Happy October! We ended last month with a quick trip to the Bahamas with friends.

It was splendid.



If you ever stop in Freeport on Grand Bahama Island, you must rent a car and go to Gold Rock Beach! It is the closest thing I've ever found to Paradise (see first two photos above).

Now that it's back to reality, I decided it was time to get more organized (before the craziness of the holiday season begins!)

When it comes to daily/monthly tasks and reminders, iPhones and iPads and Outlook calendars are nice and do a great job for many people, but sometimes you just want to write things down. It's easier for me to jot things down by hand and have everything laid out right in front of me, vs having to open up a program on a device and thumb through what you need to find. There's also something satisfying about crossing things off a list by hand—it gives a sense of accomplishment.

But the method I was using wasn't so organized. I was using a random stack of notepaper to haphazardly write down notes/ideas/lists wherever I had space.



It was time for a new approach.

Have you all heard of these Erin Condren planners that are all the rage right now? They are packed with features and an equally hefty price tag (IMO), starting at around $50/ea.

I liked the idea but didn't need all the fancy extras, wasn't willing to fork out the cash, and figured I could just make my own. And then decided I could offer it as a free download for you guys too!

I spent a couple mornings designing a basic layout and adding seasonally appropriate colors for each month.



Each month has two pages, double sided, for a total of 4: 1) Cover page, 2) Sun–Weds, 3) Thurs–Sat, and 4) Notes. I added a few extra pages for Notes at the very end as well.

It was actually quite an enjoyable project and I was excited to start using it. After double checking all of my dates and details, I was ready for assembly.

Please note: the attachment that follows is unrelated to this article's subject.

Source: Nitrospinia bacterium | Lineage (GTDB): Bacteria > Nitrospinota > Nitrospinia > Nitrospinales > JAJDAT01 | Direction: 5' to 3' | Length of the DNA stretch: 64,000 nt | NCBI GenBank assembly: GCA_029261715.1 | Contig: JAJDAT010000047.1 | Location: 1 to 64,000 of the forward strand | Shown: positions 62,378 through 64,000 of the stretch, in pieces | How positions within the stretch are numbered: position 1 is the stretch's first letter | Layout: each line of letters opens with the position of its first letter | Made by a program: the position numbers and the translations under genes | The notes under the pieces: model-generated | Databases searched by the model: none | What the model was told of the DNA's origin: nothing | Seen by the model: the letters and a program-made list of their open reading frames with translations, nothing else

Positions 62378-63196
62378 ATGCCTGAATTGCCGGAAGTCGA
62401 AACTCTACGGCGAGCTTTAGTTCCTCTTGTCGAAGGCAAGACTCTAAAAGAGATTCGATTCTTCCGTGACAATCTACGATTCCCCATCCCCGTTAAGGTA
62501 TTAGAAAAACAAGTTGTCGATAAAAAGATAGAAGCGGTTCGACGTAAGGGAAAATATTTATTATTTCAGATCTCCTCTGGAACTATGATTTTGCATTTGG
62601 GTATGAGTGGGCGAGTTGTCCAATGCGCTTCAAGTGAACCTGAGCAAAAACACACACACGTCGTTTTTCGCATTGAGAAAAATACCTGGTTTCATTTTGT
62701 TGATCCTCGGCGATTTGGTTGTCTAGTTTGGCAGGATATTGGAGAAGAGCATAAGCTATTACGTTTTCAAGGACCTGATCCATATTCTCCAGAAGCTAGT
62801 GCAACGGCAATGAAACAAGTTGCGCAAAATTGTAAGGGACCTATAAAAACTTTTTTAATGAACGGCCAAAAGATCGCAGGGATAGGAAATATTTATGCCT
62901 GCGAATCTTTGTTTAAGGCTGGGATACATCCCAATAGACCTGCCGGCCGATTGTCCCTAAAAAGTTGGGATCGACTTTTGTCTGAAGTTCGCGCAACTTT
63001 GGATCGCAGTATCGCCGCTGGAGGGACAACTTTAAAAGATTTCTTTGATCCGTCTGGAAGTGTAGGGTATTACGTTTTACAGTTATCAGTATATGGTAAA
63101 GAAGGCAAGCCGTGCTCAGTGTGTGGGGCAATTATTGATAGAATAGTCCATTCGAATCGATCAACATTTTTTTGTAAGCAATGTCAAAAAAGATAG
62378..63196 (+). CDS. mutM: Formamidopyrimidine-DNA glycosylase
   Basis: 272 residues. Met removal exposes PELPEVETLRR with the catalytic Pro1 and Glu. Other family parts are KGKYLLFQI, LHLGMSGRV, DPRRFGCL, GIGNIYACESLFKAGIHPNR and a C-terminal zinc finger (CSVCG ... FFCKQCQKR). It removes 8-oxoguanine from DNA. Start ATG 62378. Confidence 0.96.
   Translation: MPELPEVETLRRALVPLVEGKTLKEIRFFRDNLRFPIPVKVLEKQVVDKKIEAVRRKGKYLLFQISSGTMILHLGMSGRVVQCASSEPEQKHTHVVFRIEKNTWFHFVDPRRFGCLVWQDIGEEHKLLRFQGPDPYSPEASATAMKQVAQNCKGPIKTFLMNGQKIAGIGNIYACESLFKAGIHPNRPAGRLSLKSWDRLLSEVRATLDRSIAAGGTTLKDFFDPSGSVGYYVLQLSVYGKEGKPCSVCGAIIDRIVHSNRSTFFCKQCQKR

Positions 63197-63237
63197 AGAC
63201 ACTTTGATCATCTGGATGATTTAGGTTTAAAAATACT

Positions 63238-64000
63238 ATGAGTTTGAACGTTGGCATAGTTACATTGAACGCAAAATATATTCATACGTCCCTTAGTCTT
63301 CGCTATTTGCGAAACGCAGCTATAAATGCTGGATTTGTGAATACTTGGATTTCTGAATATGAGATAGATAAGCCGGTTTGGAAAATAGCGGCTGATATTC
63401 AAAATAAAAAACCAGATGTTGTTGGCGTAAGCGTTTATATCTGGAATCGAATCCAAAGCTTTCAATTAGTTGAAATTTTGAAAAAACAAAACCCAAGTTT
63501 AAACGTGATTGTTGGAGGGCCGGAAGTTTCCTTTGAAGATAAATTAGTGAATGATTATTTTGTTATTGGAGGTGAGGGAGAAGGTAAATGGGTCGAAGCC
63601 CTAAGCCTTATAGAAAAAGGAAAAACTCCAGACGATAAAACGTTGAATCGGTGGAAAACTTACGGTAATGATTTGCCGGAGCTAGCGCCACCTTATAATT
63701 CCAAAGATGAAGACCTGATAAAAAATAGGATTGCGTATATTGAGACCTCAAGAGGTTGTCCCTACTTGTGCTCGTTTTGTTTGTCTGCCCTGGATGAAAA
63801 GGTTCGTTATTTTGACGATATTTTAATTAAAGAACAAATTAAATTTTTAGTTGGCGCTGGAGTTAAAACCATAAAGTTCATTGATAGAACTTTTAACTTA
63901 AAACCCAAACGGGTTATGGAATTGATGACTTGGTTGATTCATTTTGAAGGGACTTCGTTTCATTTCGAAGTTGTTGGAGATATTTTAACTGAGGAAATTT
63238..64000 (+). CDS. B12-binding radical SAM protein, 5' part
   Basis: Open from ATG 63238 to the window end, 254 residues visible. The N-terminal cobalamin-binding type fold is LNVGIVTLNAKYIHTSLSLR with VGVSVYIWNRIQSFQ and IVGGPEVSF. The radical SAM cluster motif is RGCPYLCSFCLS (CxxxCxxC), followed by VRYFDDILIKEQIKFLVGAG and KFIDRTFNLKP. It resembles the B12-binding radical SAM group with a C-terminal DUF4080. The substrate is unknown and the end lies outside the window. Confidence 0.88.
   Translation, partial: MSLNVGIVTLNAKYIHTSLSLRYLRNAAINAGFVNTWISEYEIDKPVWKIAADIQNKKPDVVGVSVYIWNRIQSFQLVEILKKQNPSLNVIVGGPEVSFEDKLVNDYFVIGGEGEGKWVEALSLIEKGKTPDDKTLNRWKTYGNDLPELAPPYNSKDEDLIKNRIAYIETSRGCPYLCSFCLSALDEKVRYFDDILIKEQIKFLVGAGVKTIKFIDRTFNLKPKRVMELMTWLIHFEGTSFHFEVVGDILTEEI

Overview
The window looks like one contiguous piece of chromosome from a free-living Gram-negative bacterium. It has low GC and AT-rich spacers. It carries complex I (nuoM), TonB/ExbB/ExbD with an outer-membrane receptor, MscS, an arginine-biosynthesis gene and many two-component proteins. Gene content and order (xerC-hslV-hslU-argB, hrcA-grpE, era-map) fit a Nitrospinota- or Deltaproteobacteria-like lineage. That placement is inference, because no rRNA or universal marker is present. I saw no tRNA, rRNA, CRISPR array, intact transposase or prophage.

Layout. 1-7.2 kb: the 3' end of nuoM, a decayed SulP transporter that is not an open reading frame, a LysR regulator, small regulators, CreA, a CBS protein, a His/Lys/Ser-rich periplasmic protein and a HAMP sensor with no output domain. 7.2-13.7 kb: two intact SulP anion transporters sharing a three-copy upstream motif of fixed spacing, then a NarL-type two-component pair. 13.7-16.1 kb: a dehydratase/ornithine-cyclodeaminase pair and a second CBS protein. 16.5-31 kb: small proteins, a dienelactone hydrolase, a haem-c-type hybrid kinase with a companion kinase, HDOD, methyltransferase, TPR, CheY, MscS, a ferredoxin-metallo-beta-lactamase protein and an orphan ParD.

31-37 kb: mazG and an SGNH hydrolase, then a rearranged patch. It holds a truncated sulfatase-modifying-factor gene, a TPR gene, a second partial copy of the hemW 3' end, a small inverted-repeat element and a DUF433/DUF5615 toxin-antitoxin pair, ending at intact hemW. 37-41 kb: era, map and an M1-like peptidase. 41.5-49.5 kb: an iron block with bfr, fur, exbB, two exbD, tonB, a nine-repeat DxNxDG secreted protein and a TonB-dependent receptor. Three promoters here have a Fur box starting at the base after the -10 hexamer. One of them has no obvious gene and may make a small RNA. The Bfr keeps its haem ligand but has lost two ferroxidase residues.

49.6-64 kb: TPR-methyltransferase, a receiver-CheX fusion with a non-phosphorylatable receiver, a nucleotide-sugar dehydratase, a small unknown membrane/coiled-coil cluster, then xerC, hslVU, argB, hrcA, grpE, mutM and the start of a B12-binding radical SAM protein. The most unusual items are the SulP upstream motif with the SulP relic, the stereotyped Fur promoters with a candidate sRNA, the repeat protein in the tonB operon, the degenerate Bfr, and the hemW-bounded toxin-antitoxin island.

Step 1: Choose your paper

The type of paper you choose is really a matter of preference, but I wanted something a bit thicker so you wouldn't see the design or my writing from the back side of the paper. I didn't have much I could use lying around at home, so I went to Office Max.

I settled on this 67lb weight cover stock for $13:


It's somewhere between plain paper and cardstock thickness with a matte texture (but you can certainly go for something coated or maybe even semigloss, but I would stay away from gloss photo paper).

The package came with 250 sheets, but I only used 34 total (plus a few extras for mistakes). You might be able to find a 50 pack of similar paper somewhere else cheaper and that should be plenty.

Step 2: Print your design

The file is built to a standard 7x9" size which fits nicely on an 8.5x11" sheet of paper.

I printed one page at a time, double sided, in the order that they would appear in the planner. This requires a decent enough printer to be able to line everything up perfectly.


If your printer isn't so accurate, you can either

a) print them out on separate pages and attach them (I'd suggest spray mount/adhesive), or

b) consult your local printer/office supply store (I like Office Max and Office Depot) to see if they can print everything for you—I'm fairly certain they can print double sided and do a good job. If anyone does this, please comment and I'll update the post with the verdict!



Once my double sided sheets were printed, I trimmed them using my rotary trimmer:


But you can also use an Xacto knife and cutting board (which is probably the most accurate method):




This process took a good couple hours, but it was worth it to have clean edges.

Here's my stack of completed pages, ready to go:


The cover reads 2012/2013 because I decided to design the last few months of this year (I couldn't wait until January to be organized!) so my planner goes from October 2012–December 2013. The pages are all separate so you can use/print/reprint whichever ones you need.

Step 3: Take to office supply store for lamination & binding

I went back to Office Max and handed over my stack of papers. I asked them to laminate the front and back covers and spiral bind the pages together. 10 minutes later it was ready to go!

Laminating both covers cost $2.20, and spiral binding was $2.99, for a total of $5.56 with tax. Can't beat that!


Two days into October and it already has plenty of use...



And there it is! My super duper cheap planner. If you have a few hours and $18 to spare (or extra paper lying around and $5), you can have yourself one as well.

I've made the PDF available for download here (Click the photo below to preview the file, and select File>Download to save to your computer). Disclaimer: Excuse any errors you may come across—I did my best to double check but didn't spend more than a few hours on the design so I apologize if anything is missing/incorrect/misspelled!

Update: If you would prefer to use just the 2013 months, I've added a 2013 cover here.



Move over Erin Condren, the Jenna Sue planner is in town.


Enjoy! :)



 
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